At what point is a film finished? Is it when the filmmaker declares it to be done, or is it when its audience starts to see it?
If it’s the latter, then Zia Anger’s debut feature film Always All Ways, Anne Marie (2012) doesn’t exist. Seeing as the work was accepted by none of the many festivals it was submitted to, no paying audience ever saw it. Yet the film is undeniably extant, and is now being lent a new life through an alternate presentation as part of a performance lecture that the artist has been delivering – titled My First Film, given most recently at Sheffield Doc/Fest – that interrogates all that which goes into the making of a film, as well as the various systems and structures that this act of creation is beholden to, and the mechanisms and measures that come to define its success.
Anger – who is most well known for her music videos, working recently with artists such as Angel Olsen, Julianna Barwick, Jenny Hval and Mitski – has made films before that have found themselves better recognised. Both I Remember Nothing (2015) and My Last Film (2015) premiered at major film festivals, lending her visibility and, crucially for an artist with a deep rooted interest in radical transparency, various platforms from which to speak her mind. It’s easy to forget that behind all successes lie a great many more failures, and there is value in these too. This – the idea of reconstituting loss – may be the crux of Anger’s performance, a cathartic collective experiment in what it might mean to challenge failure, recalibrate it, and reclaim it anew.
After a short precursor, in which Anger’s ‘expired’ Instagram stories are shared to phones around the room, igniting some excitement and initiating an intimacy, her central essay begins. The performance sees Anger working live from her MacBook, seated among the audience and facing the screen that her desktop is being live-projected onto, typing her thoughts onscreen whilst interacting with other elements around the computer screen, skipping around an .mp4 file of the feature film, pulling up emails, or loading up web video for context or background sound. For the most part it exists in two channels: Anger playing parts of the feature film in VLC on the left, while annotating by typing live into TextEdit on the right.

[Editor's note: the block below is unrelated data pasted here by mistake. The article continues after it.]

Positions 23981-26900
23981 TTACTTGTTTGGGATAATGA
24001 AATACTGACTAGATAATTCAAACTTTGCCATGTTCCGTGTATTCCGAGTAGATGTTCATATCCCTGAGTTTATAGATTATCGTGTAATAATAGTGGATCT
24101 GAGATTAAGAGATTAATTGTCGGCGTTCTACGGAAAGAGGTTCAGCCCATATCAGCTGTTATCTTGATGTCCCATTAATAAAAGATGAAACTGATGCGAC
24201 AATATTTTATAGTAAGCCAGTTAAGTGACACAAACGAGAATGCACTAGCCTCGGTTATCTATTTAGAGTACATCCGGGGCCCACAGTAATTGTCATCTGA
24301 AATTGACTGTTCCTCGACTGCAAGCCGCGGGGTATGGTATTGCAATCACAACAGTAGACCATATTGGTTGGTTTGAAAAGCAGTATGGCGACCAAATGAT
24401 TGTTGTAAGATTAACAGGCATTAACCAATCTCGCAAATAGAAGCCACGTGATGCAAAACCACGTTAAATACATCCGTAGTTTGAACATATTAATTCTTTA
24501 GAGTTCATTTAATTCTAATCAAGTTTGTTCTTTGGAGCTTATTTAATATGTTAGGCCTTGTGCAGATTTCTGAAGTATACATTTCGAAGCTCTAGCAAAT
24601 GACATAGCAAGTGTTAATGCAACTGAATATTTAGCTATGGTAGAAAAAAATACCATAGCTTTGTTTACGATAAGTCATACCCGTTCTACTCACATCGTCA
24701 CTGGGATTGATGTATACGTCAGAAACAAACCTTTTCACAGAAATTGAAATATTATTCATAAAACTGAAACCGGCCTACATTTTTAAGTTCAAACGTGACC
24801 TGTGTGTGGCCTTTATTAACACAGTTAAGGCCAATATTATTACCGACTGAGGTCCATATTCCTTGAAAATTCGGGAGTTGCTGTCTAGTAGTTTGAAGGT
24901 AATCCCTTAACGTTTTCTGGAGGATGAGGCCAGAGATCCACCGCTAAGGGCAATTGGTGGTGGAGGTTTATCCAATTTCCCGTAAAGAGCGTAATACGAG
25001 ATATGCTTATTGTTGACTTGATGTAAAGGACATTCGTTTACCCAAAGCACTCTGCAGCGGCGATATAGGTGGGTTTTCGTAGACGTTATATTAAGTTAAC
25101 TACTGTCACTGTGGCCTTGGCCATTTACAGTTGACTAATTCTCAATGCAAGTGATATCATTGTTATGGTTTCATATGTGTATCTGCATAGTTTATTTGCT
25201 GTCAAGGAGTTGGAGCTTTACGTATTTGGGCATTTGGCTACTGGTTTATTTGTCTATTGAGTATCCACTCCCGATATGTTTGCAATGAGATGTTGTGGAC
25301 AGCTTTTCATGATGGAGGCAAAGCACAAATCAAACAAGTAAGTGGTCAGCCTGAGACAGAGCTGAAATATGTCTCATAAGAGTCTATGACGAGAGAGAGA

Loading up video called Mood Music Instrumental Mix on YouTube to start, Anger writes an introductory line. “I used to make things without it being complicated”, she states, before sharing with the audience – writing in real time in an impressive, continuous text-based monologue – the story of the making of this feature film that never was, and how everything became so complicated. The precise contours of this are private and deeply personal, and it seems impertinent – and indeed antithetical to the project’s purpose – to reveal them beyond the closed comforts of the room. Roughly speaking, it is a story that is laced with both humour and heartbreak, covering what it costs, both economically and psychologically, to make, and then lose, a first film – as a woman, and as a filmmaker, and as a woman-filmmaker – and what it means to then try to move on.
Much of the power of the performance comes from its sense of spontaneity. It is in the tension that is inherent to watching someone type out a message in front of you, in the reality of a rephrased sentence or a typo unaddressed, the drama in an ellipsis, or the relief of a well timed ‘lol’ after a mutually acknowledged miscue. It is in the intimacy of collectivity and of direct address, the sense of sharing a space and being spoken to, of being involved. It is in reading Anger write “you can’t see it right now, but I’m crying” and looking over to see she actually is.
Confessional, confrontational and full of surprises, Anger’s monologue makes the brave gesture of being truly vulnerable, making a private struggle public. Throughout the performance, she repeats one line, a rhetorical device that becomes a refrain, a statement that starts with a single point of reference but comes to take on many meanings. “It happens to lots of people, it’s just that no one talks about it.” In talking openly – about her failed film project, her production processes, and her emotional life, but also about a whole lot more – Anger offers her audience the chance to witness someone take back control, an artist reasserting her autonomy, one typed line at a time.